The Women's Equality Party recently launched a campaign demanding that models with a BMI of less than 18.5 should be seen by a medical professional from an accredited list to assess their health, an insistence that designers at London Fashion Week create two sample sizes - one of which must be at least a size 12, and for fashion magazines to include one (or more) features on plus size models per issue. Apparently regulations already exist in France and Spain to ensure that painfully thin models are not employed or utilised on the catwalk.
Although I think aspects of the WEPs campaign are sound and progressive trying to regulate a model's BMI is a step too far.
I am 43-years-old with two children, I am a former model (although I still do model shoots on occasion) and weigh about 47 kilos, but before the children I was approximately 50 kilos. My weight has stayed roughly the same since I was a teenager. I have the body type known as an ectomorph. My BMI will never be 18.5, for my BMI to reach that I would have to eat continuously and copious amounts, and even then I am not sure the weight would stay on.
One of the first photoshoots I did as a model, shot by Paul Jones, and featured in Marie Claire, I was around 17 at the time.
Naturally my limbs are just very slender, it's not just about being thin or fat, it's about your body structure, some people have larger or slighter bones for example. Asians on the whole have slimmer and slighter frames than Europeans therefore the European BMI model doesn't apply to them because they just have a different frame that is not comparable. For some of those of Thai, Indonesian, Chinese and Cambodian descent, for example, their BMI would be under the recommended guidelines even though they have no eating disorder and to achieve it would be arduous.
Just as there is an outcry over girls starving themselves don't expect naturally thin girls to stuff themselves either.
Of course there are some models who are verging onto anorexic or already suffering from an eating disorder and probably should veer away from a career in modelling - then there are others like me who are just skinny.
When I was modelling the opposite occurred, I started off aged 16/17 at a Manchester agency -Model Team (now no more). When they weighed me, I was around 7.5 stones and they thought I was too thin, and encouraged me to put on half a stone. Shortly after that I was signed with a London agency Gavin's (now no more) and they never once told me to lose weight, in their eyes I was fine. I once did a casting for a job in Japan, it is common knowledge that in Asia they revere the thin physique and I was told that my hips at 35 inches were too big - personally I thought they were being ridiculous. My measurements have always been 33, 23/24, 34/35 and stayed that way even after two children. The last time I checked my BMI it was around 17, which is considered underweight, but the fact is I am healthy. All my friends know that I can eat what I want, I adhere to the 80 per cent healthy and 20 per cent bad stuff rule because life is too short and I like cake, biscuits and ice cream far too much.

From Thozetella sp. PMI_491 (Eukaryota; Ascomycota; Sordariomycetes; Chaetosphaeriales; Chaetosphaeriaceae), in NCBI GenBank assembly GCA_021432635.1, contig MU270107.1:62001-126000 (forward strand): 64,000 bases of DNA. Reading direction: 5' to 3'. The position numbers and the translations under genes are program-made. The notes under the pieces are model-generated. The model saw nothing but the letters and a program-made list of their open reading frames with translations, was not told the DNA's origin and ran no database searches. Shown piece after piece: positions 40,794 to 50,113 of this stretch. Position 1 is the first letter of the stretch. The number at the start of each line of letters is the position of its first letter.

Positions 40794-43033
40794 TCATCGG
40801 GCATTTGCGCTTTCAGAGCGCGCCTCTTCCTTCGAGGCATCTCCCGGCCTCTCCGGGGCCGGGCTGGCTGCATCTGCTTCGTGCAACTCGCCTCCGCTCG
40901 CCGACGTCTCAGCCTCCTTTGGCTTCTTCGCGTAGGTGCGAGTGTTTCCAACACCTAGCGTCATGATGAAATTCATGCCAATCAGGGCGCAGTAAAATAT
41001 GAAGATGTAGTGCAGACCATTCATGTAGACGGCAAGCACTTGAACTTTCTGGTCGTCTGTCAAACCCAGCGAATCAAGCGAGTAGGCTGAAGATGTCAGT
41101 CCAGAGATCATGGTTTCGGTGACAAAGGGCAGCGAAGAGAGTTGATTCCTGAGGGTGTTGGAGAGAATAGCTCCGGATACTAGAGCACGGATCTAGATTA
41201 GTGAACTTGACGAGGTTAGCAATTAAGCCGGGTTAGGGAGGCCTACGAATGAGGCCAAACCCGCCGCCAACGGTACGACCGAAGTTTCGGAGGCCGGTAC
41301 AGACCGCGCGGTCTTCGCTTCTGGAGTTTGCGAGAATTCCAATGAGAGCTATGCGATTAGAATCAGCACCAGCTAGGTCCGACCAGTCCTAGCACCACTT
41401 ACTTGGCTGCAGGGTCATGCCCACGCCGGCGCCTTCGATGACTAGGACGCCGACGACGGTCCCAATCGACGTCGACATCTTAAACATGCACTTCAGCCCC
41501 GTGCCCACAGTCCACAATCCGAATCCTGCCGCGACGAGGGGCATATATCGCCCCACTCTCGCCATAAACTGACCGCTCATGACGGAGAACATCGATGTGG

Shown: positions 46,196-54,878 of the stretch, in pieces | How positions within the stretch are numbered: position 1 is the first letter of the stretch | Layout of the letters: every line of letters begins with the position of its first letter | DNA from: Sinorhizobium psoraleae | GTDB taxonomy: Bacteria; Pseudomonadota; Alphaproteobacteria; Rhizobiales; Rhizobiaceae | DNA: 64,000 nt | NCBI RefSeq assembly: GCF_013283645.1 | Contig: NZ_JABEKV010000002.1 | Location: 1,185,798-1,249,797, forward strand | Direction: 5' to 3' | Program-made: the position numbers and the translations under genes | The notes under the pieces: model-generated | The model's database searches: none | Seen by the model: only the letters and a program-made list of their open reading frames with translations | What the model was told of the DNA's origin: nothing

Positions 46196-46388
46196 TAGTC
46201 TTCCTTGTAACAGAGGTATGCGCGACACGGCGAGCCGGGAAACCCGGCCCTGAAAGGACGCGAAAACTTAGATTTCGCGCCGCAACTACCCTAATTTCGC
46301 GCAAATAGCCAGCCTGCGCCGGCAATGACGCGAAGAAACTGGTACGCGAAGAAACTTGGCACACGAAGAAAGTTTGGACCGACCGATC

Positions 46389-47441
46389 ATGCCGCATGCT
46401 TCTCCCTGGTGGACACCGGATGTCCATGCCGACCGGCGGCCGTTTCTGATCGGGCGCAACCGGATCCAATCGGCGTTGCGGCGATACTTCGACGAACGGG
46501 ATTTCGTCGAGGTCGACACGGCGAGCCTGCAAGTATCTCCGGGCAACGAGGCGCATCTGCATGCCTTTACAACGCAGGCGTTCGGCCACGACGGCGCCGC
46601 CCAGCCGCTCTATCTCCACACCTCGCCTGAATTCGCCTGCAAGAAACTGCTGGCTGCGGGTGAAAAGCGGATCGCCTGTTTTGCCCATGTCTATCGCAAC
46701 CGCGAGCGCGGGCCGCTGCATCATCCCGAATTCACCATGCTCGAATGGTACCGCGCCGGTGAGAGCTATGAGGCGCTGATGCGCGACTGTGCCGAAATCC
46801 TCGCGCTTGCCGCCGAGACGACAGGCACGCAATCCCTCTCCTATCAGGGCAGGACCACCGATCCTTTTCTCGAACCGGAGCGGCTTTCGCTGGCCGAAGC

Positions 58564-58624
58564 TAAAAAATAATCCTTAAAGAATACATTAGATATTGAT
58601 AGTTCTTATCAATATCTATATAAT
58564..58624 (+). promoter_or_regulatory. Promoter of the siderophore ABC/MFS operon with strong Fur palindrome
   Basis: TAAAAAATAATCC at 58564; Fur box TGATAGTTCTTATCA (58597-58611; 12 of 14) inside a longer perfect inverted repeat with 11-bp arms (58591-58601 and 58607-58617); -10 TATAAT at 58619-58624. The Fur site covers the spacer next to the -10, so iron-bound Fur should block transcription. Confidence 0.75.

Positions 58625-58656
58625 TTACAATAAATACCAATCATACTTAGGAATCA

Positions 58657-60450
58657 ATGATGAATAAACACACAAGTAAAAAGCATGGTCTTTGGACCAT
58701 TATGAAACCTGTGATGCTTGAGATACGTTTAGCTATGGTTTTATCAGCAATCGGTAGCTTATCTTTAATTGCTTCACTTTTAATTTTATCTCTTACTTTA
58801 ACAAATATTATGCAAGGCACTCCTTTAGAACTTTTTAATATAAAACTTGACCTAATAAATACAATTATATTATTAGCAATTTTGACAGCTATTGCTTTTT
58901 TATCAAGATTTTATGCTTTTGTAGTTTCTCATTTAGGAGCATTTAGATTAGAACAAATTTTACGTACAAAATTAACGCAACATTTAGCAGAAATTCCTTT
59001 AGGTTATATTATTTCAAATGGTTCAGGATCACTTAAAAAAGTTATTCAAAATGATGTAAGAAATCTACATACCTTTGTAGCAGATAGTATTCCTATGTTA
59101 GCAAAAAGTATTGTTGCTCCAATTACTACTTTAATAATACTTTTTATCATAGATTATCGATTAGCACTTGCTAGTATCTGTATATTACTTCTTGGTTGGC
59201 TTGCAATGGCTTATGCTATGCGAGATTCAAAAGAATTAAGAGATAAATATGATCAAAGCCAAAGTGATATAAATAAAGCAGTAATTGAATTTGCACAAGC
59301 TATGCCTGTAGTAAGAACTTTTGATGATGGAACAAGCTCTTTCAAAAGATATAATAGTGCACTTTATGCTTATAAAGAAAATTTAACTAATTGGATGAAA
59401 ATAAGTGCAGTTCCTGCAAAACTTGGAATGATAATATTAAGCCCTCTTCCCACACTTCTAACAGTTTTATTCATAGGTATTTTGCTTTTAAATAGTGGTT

I also cycle a bit and teach Pilates on and off, but I don't religiously go to the gym, I do believe in being active, and I am constantly moving, seldom ever still. Since I have a cleaning lady just once a week I do a lot of domestic work on top of my own work as an artist/writer as well as taking care of the children. Not being sedentary is the key to keeping fit - not necessarily going to the gym everyday.
Shoot I did with Laurence Edney at Portland Place, I was the same weight as in the Marie Claire photo, but I am 36-years-old in this photo
There are others like me who have naturally slim builds, who are fairly tall with low BMIs; If the Women's Equality Party enforce this rule, many girls will be excluded from the profession through no fault of their own apart from genetics. If I was starting out I would be excluded, too and let's face it there are hardly any Bangladeshi models working in the industry. I see this anti-thinness as another form of discrimination.
Personally, I think clothes just hang better on women who are slimmer, I am speaking as an artist, as someone who appreciates beauty and form. I, of course, admire the woman with the fuller figure, who is voluptuous and with curves, but for designers it's about the way the clothes hang and flow and glide.
However, at the same time it is sad that young girls feel pressured to be thin, to attain a thigh gap, I never even knew what that was until I realised that I have always had one. Genetically, I got lucky and other girls have got lucky too, they shouldn't be penalised for being naturally skinny.
Recent photo taken of me in London by street fashion photographer Stuart Tingini who literally ran down the street and then persuaded me to do an impromptu street photo shoot on Bethnal Green Road. I told him, 'I am 43 with two kids' to which he replied, 'You still got it!'.
It would be good to see models of different shapes, heights, ages, sizes and critically to see models from different nationalities. This to me is more crucial than this notion of thinness and beauty because however hard people harp on about it, we will continue to see thin models. Many of the images we see are artificial with the models caked in make up and airbrushed - we should perceive them as works or art, not as anything real or something to aspire towards. I know this too well since I understand the power of make up and image and how lighting and Photoshop can create the illusion of beauty and perfection when we all know there is no such thing at all.
Let's stop this tyranny against thinness, let's see more girls with different body shapes alongside thin girls and more importantly let's see more diversity in the fashion industry, too.